Comparing homosexuality and paedophilia!!
One of the more obnoxious forms of homophobia over the years has been the confusion in many minds of homosexuality and paedophilia. The response of many church leaders to an admission of being same sex attracted is to ban the person from any involvement in youth work. This tendency is one of many mistakes that the ignorant have made in an attempt to avoid criticism, and is wholly unacceptable; indeed in the present climate of confusion, the model of a single person working out their celibate lifestyle would be helpful to any members of a youth group struggling with the issue.
However the result of this pastoral abomination is that it has become unacceptable to even mention the two issue within the same context. As a result the insight into the gay issue that paedophilia brings are lost, to the benefit of the liberal cause. Let me repeat – at the risk of getting boring – that drawing the parallel is not intended to suggest that a homosexual person is more likely to be guilty of child abuse, and it is very wrong to make any such assumption. However the two issue do illuminate each other.
Both homosexuality, paedophilia and heterosexuality constitute ‘sexual orientations’ in the strict sense; they are labels for the sexual preference that most individuals experience. That is a fact, in the same way that blue, green and brown are labels for the eye colours of humans. History reveals that the church led the delegitimation of the homosexuality in the Roman Empire, an attitude which Western European culture inherited, though in the past 50 years that delegitimation has been substantially reversed. Paedophilia experienced a similar rejection, but one that has not been reversed.
Modern ethics tries to draw a sharp distinction between the two, on the basis that paedophilic behaviour is always damaging to the child, but a sexualised gay relationship is not. This claim is held as a matter of faith, and those challenging it are seldom welcome in polite company. Yet from a Christian perspective – where we seek to obey what God commands and not merely conform to what the current fashion is – such a basis for decision making is not acceptable. Jesus’ condemnation of the remarriage of divorcees as adultery exemplifies this; that much of the modern church is unwilling to obey his command on the matter merely evidences the same attitude in another area.
So what has this exercise shown us? Getting through the minefield allows us to challenge the widespread piece of ‘theology’ such as this:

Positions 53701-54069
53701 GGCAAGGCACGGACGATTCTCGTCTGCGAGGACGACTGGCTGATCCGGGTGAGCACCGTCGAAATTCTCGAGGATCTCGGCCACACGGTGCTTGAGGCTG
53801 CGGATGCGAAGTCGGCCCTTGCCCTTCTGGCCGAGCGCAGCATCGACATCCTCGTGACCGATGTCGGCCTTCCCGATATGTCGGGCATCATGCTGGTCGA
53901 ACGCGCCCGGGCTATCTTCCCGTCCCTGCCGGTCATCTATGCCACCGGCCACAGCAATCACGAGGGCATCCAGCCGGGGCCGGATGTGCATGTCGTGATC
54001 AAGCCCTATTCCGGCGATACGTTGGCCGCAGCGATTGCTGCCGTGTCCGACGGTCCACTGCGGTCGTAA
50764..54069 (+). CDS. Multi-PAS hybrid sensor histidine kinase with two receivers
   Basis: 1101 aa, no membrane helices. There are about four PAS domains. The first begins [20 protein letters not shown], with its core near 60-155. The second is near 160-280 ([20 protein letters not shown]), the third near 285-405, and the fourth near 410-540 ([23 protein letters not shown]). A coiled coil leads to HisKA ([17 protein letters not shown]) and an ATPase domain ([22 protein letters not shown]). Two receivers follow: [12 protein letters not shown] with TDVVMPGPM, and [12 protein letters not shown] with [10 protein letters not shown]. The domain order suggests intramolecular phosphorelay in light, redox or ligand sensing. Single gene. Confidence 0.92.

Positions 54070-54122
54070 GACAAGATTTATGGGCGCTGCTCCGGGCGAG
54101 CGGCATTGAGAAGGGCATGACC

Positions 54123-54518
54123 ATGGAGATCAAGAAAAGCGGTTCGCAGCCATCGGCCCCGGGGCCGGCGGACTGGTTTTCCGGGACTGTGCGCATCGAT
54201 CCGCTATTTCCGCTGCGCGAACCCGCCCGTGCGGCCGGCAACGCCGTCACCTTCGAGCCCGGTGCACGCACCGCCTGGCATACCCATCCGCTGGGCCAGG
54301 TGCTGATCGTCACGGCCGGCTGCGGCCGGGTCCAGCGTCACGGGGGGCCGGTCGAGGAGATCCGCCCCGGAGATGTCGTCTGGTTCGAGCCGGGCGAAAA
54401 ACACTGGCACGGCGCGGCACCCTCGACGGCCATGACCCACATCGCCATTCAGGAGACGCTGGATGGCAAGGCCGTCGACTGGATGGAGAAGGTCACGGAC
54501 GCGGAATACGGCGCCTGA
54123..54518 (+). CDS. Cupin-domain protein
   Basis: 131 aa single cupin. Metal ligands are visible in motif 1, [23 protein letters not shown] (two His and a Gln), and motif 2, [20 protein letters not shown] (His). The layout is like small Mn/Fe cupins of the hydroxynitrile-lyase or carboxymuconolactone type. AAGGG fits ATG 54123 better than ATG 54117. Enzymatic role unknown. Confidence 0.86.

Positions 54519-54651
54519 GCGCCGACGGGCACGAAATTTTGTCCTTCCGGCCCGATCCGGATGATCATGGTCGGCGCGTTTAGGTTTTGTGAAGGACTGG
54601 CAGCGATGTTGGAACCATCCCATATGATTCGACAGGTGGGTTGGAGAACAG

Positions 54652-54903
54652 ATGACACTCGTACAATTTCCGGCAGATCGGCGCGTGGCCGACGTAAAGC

‘[Gays] are simply human beings, with every possible mixture of good and bad, who happen to be (as it were) differently wired as regards sexuality. The most recent statistic I’ve read says that roughly 10% of the human population is homosexual. I cannot believe that God made 10% of his human children gay and now hates them for it–or wants the other 90% to hate them. it doesn’t make sense. Is God so sex-obsessed that he (or she!) judges humans primarily on sexual behavior, and not on things like kindness, generosity, creativity, or any other positive quality?’
There are of course two mistakes here – the assumption that the deeply flawed position of Westboro Baptist represents mainstream Christian belief that ‘God hates gays’. It’s sad that there are a few still at that place – and I deeply regret their attitude. However the mainstream attitude is that a temptation to homosexual activity is a temptation to do wrong – not any worse than any other temptation.
is my extended discussion of the matter.
The second is that the point that this article is attempting to show; the claim that God made gay people gay offers any legitimacy to claims that they are free to have a sexualised relationship. The existence of people whom ‘God made paedophiles’ makes this problematic. The argument therefore comes down to WHY certain relationships are legitimate and others aren’t; the attempt to short circuit the process by this appeal is flawed.
Let me repeat again that I’m not trying to tar the gay community with the paedophile tag. This is an unfair allegation, and they have every right to object if such a connection is made. But we do have the right to challenge those who want to try to use a theological argument to add to their justification of gay relationships when it simply won’t fly. Yes, of course there are others, and I’m NOT trying to claim that this destroys the pro-gay position. I’m just trying to nail one of the arguments that is commonly thrown around. That it has taken over 800 words to do so is a measure of the sensitivity of the matter. But nail it we should.
For those wanting a fuller discussion of the issue of homosexuality and the church, Ed Shaw’s book
‘The Plausibility Problem’, written by a Church of England minister who is himself ‘Same Sex Attracted’ – a term he prefers over ‘gay’ for reasons that he explains in the book – is an excellent challenge to the prevailing ‘missteps’ that have led to the present confusion.